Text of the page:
Today marks the beginning of the four-week countdown to my first kyu exam on March 9. I spent the afternoon training with friends , and the evening discussing training strategies, among other things, over dinner.
I've been training with my exam in mind for a good while, but the date has seemed safely distant, off in the future sometime. I haven't been too concerned with things that aren't smooth, or for that matter that I hardly know it all, because it felt like there was a lot of time left. No worries. I've been dealing with a funky nerve in my neck and arm, fighting various colds and coughs, and trying to get my first book finished and published. Just show up and train, there's no rush… But now suddenly it doesn't feel like I have much time at all! This is the time to snap out of that "whenever" thinking, and instead begin to bring a good bit more attention, precision, and fullness to everything. Now.
I have technique notes written down here and there, and a few scribbles about things I need to work on. I will feel more secure once I have them in one place, with a clear list of the things I really need help with.
But first, I promised I would finish another blog post, about counting to 31 in Japanese. So that's next, and then getting all my notes together in one place. Ready? Acck! Go!
[Originally posted January 22nd, 2013 - Catching up on a couple of missed posts here.]
Well, I've run into an interesting complication with writing. I've managed to screw up the radial nerve in my left arm. My thumb and forefingers tingle and go numb when I use my right arm for things like the trackball or the keyboard. So, I'm trying an experiment. I am using the voice to text feature on my iPhone to dictate blog posts And other writing.
The good news is that Aikido seems to loosen things up. I trained for 12 days straight at the beginning of the year, and improved continuously. My physical therapist was very impressed. Then for one day on a Sunday, I didn't train, and instead worked at the computer off and on. That about did me in! Even with frequent stops for stretching, PT exercises, and other movement, my neck and shoulders got really tight and painful.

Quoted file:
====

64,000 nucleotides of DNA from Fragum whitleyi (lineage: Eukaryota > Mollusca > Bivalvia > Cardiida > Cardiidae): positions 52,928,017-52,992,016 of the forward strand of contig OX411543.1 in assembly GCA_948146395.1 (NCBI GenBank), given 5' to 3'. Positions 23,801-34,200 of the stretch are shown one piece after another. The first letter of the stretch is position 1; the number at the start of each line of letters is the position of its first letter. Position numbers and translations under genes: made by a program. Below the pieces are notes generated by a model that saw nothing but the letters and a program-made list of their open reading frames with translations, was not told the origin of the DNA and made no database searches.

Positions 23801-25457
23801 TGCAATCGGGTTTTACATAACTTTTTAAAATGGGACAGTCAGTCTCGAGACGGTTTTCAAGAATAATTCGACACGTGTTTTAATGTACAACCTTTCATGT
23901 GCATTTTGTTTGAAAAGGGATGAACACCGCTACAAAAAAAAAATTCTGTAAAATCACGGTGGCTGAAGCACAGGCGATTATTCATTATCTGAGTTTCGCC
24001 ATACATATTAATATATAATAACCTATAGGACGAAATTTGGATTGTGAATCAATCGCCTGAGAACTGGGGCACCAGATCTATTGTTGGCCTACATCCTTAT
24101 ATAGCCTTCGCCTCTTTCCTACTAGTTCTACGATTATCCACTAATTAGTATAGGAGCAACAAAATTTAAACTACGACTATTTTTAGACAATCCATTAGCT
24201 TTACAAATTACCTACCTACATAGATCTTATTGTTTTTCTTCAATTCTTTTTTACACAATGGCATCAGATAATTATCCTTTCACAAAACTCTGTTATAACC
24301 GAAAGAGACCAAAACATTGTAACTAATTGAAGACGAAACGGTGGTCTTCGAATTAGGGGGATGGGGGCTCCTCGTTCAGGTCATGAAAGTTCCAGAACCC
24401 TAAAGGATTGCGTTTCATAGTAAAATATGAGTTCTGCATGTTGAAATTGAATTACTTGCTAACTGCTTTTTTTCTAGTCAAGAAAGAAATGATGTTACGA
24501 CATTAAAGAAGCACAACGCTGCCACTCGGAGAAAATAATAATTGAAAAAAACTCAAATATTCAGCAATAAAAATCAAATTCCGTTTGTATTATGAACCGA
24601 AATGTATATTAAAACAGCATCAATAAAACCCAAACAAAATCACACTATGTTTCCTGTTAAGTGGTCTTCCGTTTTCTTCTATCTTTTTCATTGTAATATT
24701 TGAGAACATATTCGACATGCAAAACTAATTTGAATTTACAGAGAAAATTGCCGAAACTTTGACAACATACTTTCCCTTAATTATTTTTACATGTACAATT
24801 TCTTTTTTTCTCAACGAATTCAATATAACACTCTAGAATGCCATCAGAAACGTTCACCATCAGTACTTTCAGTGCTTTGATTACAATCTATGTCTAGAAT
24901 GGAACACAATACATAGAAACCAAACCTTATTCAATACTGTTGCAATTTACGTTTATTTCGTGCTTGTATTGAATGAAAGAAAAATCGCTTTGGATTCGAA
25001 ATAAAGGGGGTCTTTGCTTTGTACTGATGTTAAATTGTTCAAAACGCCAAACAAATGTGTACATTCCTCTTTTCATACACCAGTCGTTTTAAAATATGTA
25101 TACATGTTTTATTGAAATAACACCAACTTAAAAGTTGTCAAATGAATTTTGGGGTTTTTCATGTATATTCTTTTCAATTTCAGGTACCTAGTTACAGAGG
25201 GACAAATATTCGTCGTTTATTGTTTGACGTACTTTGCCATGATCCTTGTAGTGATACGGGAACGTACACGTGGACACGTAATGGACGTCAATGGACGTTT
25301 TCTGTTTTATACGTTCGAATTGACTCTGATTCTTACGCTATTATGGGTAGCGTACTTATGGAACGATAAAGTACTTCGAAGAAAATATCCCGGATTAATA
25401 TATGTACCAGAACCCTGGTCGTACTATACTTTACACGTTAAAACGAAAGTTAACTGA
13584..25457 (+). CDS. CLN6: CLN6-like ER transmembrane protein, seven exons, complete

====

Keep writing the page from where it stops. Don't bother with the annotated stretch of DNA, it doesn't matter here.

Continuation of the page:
I got back to training, slowly, with a few false starts, and yesterday managed over six hours on the mat. I'm no worse for the wear. If anything everything is a little looser. Today I have a class in the morning, and then another appointment with my orthopedic doctor. We'll see what we can figure out.
Meanwhile, I had a great time over the weekend at the Aikido Bridge Friendship Seminar, and at a seminar with Dave Goldberg sensei at Aikido Tijuana. I was very disappointed to not be able to take ukemi for some shodan exams there, on Sunday. Alas… I hope next time I will be able to. I am grateful that this injury at least is not keeping me off the mat, for the most part. I just need to learn how
I hope my neighbors are in their beds, dreaming their dreams, late at night.
I hope they are sound sleepers, sawing logs, not bothered by much.
I hope they are not nosy; not peering from their windows with the lights out.
It's bad enough I feed the donkeys after class, and sometimes after dinner.
The braying at 10:30 could be trying if my neighbors were awake.
The clatter of cat food into dishes, and splashing of water into large bowls,
Might not be too bad. At least the kitties are well enough behaved.
I hope my neighbors are not fearful.
They would surely wonder what that crazy Eskin lady is doing now,
out there in the dark, swinging and swirling a rake handle overhead
while the donkeys munch their hay.
"Has she at last gone completely mad?"
How could they know that practicing the 20 jo suburi in the stillness
is the perfect way to settle down before settling into bed?
If they do see, I hope my neighbors don't worry.
"Why on earth is she lying on the driveway, on her back, at 2 a.m.?"
Maybe they haven't seen the observatory in the yard.
Maybe they didn't read the news about the meteor shower.
"And why is that rake handle lying across across her chest?"
Perhaps they haven't noticed the raccoons,
Who've come to eat the cat food.